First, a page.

PROGRAM TITLE:  	Soil Landscape Models
ACTIVITY STREAMS: 	Observe/Data Mgt; Process; Models
SCIENCE ELEMENT:  	Earth System History

 U.S. DEPARTMENT OF AGRICULTURE
Soil Conservation Service

DESCRIPTION:  Interactions of soils as critical hydrologic components of 
small watersheds is, in part, dependent on the properties that have developed 
and been preserved in the various soils throughout the watershed. The 
spatial distribution of soil features and their relationship to the evolutionary 
processes of the total landscape hold the key to relating phenomena to 
climates of past periods.  Most models of soil genesis (formation) are 
qualitative, thus quantifying them is an important process in developing 
further relevant relationships and to assist in predicting consequences of 
different climate scenarios.

Soil genesis, landscape hydrology, and paleo soil studies will enable us to 
develop preliminary paleo-soil maps. Such information assists 
biogeochemical cycle modelers and biological response modelers who need, 
or want, to extrapolate current results backward in time and space.  The kind,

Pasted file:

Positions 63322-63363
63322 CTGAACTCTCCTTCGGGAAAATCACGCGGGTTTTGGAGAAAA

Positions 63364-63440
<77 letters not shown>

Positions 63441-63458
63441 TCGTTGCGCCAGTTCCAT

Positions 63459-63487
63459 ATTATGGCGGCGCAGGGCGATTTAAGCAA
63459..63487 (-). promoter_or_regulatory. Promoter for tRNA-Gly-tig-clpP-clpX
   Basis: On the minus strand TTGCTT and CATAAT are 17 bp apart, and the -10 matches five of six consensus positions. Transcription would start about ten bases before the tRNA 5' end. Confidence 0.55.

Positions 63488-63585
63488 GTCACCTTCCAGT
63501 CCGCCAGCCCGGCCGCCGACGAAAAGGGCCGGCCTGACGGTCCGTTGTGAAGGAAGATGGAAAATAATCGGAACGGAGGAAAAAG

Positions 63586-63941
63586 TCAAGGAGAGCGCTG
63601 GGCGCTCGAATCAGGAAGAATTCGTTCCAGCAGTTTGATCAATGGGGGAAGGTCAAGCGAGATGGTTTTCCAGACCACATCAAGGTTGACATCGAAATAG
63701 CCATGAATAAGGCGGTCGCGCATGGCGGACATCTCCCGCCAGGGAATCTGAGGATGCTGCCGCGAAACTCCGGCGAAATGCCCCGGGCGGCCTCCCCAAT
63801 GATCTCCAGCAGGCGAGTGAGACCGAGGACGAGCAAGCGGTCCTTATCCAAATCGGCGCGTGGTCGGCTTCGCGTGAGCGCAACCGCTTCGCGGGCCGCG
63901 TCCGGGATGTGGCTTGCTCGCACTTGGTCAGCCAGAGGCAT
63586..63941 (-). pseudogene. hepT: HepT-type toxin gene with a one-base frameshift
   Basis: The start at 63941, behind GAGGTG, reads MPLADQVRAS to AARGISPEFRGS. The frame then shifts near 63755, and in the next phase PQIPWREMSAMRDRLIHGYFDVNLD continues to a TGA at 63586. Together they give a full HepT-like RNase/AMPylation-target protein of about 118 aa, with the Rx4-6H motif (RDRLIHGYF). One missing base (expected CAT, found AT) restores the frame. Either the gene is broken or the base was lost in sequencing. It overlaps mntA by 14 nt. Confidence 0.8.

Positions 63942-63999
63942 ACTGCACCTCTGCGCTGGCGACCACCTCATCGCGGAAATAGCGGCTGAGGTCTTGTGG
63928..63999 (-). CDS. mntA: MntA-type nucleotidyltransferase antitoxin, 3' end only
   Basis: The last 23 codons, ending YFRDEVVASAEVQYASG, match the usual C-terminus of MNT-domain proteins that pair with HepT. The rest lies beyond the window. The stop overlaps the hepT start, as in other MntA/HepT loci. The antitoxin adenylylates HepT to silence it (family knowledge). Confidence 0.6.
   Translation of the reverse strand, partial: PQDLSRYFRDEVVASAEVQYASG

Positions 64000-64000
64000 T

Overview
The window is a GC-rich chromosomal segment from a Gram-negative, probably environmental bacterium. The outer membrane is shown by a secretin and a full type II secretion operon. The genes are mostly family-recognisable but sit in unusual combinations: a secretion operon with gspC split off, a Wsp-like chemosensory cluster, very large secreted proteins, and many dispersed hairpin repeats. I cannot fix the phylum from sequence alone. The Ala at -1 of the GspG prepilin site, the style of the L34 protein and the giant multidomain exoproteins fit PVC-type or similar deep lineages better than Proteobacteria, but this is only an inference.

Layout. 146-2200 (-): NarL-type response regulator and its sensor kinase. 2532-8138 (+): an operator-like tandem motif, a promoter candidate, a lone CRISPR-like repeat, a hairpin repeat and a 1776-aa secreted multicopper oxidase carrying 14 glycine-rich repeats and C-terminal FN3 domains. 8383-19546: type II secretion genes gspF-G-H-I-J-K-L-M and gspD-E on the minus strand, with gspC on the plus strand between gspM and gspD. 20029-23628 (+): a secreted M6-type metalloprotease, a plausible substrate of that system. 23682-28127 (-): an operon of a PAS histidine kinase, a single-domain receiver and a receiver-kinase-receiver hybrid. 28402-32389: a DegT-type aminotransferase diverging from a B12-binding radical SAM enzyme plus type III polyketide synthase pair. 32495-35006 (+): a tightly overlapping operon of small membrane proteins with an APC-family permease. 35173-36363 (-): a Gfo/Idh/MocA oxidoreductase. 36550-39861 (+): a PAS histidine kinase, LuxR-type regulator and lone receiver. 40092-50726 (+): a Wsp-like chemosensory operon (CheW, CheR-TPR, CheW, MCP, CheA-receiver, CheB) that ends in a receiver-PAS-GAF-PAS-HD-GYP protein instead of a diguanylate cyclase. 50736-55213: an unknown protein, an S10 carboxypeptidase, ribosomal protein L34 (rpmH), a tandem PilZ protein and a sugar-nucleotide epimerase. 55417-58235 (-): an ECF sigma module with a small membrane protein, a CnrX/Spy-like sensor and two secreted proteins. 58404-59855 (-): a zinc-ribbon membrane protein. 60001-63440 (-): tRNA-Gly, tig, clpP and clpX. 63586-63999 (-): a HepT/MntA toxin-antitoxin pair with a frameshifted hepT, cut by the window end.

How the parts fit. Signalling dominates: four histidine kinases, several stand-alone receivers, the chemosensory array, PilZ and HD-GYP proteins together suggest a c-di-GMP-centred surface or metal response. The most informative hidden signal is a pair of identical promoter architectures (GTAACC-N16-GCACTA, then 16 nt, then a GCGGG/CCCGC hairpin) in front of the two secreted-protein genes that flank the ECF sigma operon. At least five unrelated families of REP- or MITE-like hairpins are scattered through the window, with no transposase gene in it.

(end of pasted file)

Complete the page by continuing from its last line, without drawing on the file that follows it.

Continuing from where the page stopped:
pattern, and time of formation of near-surface stratigraphy in pilot test areas 
will support broader extrapolations.

STAKEHOLDERS: The soil science community doesn't have a basic 
framework on which to hang the pieces of their soil genesis research.  This 
will enable them to develop a more coherent view of how, where, and why 
soils have developed over time and space in the United States.  Learning 
more about small landscape hydrology allows more reliable interpretations 
for proposed or implemented mitigation practices that are soil, or soil-related. 
The U.S. lags rather far behind our European colleagues in the modeling of 
soils and landscapes.

SHORT-TERM POLICY PAYOFFS:  Prior responses of soils to climate and 
other global changes occurred but the degree of certainty of the effects is less 
well known.  The scientific community still has a ways to go to assess the 
short-term value for policy makers.  Earth system history will be the glue that 
holds the stories of change together in time and in space, however, that is a 
longer-term payoff.